• Ordering North Carolina Death Certificates: The State Registry of Vital Records Office has death records from January 1, 1930 to present. The fee for a death certified copy is $24 with additional copies at $15 each when requested at the same time. Copies of death certificates are also available from the Register of Deeds in the county where the death occurred upon request. The fee for the copy varies.
  • Ordering North Carolina Marriage Certificates: The State Vital Records Office has marriage records from January 1962 to present. The fee for a marriage certified copy is $24 with additional copies at $15 each when requested at the same time. Copies of marriage certificates are also available from the Register of Deeds in the county where the marriage occurred upon request. The fee for the copy varies.
  • Ordering North Carolina Divorce Certificates: The State Vital Records Office has divorce records from January 1958 to present. The fee for a divorce certified copy is $24 with additional copies at $15 each when requested at the same time. For records before 1958,  Ccontact the Clerk of Court in the county where the divorce occurred. The fee for the copy varies.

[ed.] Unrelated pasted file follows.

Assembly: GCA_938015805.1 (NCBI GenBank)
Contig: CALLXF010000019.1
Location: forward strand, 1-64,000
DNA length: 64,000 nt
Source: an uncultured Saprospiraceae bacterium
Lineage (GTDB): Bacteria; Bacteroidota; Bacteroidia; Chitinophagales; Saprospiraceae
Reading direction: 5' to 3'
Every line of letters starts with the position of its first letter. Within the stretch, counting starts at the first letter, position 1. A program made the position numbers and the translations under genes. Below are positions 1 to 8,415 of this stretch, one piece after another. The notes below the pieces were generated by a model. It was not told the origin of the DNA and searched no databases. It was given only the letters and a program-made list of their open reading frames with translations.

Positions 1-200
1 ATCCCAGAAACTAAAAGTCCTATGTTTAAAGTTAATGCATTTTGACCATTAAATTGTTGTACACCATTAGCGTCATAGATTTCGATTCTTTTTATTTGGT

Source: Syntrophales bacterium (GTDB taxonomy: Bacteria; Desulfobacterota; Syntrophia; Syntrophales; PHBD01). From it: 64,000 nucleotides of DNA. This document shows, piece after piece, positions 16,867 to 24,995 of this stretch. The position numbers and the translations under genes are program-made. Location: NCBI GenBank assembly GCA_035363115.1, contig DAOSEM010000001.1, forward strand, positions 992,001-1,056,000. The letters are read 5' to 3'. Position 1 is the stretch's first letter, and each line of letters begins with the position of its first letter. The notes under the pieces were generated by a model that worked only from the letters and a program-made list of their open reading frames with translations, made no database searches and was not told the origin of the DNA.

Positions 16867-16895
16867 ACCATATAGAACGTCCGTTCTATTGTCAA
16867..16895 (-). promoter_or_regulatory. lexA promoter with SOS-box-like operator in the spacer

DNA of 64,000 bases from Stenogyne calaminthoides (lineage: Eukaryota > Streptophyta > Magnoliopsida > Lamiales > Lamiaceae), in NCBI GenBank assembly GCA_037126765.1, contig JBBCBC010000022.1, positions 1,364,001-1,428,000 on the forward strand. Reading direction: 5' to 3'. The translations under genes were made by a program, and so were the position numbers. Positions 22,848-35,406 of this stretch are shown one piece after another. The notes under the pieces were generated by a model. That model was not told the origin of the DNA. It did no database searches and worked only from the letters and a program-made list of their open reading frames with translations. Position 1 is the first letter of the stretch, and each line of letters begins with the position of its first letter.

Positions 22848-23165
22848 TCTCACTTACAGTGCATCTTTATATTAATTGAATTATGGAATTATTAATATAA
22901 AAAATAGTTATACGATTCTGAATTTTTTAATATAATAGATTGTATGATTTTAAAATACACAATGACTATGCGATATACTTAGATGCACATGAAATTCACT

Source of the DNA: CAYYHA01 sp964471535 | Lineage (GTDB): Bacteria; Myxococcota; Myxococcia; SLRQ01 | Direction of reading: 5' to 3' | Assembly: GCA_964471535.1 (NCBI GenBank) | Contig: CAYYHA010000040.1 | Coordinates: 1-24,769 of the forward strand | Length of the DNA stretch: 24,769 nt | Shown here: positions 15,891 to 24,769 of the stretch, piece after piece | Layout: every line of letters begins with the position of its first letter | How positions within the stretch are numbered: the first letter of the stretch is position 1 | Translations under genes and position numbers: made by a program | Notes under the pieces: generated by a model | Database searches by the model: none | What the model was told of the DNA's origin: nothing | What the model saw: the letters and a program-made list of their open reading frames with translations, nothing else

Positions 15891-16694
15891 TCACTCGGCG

How to Order North Carolina Vital Records

  • Physical Address: North Carolina Vital Records (Cooper Memorial Health Building), 225 N. McDowell St., Raleigh, NC 27603-1382; 919-733-3000 ; Fax: 919-733-1511 . All mail orders should include a Personal check or money order made payable to NC Vital Records. Do not send cash.
  • Mailing Address: North Carolina Vital Records, 1903 Mail Service Center, Raleigh, NC 27699-1903
  • Website Address: www.vitalrecords.nc.gov/
  • Ordering Vital Records Online - get the certificates within 2-5 days with a credit or debit card from USAVital.com or VitalChek.com